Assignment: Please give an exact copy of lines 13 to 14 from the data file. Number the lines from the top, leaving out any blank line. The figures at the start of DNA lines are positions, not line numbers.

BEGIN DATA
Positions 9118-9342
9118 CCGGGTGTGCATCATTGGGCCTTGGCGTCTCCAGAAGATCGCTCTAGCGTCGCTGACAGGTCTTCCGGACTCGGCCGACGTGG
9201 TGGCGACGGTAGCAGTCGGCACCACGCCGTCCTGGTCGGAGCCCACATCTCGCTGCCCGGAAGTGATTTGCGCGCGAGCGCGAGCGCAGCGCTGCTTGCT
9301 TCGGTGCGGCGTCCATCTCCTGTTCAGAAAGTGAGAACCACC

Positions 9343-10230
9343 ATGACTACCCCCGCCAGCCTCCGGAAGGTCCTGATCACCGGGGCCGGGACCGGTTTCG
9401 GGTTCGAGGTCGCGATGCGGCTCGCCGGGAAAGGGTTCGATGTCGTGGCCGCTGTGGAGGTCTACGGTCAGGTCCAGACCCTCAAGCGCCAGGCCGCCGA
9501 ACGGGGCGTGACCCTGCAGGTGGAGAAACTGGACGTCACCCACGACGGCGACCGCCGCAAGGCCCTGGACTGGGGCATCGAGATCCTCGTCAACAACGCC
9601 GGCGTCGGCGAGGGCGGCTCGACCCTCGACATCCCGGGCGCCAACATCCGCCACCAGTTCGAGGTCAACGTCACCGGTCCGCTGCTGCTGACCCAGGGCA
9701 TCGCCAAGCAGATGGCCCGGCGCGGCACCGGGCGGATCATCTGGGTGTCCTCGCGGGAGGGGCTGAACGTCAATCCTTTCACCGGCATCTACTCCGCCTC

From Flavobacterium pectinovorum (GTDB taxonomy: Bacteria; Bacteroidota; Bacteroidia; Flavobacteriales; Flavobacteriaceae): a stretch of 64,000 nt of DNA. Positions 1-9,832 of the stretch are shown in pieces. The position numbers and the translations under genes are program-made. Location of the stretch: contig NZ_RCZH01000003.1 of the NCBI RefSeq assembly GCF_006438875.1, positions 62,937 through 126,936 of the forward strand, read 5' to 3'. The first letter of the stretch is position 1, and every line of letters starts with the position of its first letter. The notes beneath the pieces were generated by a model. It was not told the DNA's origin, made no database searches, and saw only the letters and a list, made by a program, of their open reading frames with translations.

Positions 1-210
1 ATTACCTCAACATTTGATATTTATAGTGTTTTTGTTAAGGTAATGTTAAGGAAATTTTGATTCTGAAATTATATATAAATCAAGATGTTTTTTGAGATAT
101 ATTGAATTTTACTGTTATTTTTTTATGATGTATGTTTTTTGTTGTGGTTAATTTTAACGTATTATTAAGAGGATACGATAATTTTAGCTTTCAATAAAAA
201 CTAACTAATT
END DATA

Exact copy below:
1 ATTACCTCAACATTTGATATTTATAGTGTTTTTGTTAAGGTAATGTTAAGGAAATTTTGATTCTGAAATTATATATAAATCAAGATGTTTTTTGAGATAT
101 ATTGAATTTTACTGTTATTTTTTTATGATGTATGTTTTTTGTTGTGGTTAATTTTAACGTATTATTAAGAGGATACGATAATTTTAGCTTTCAATAAAAA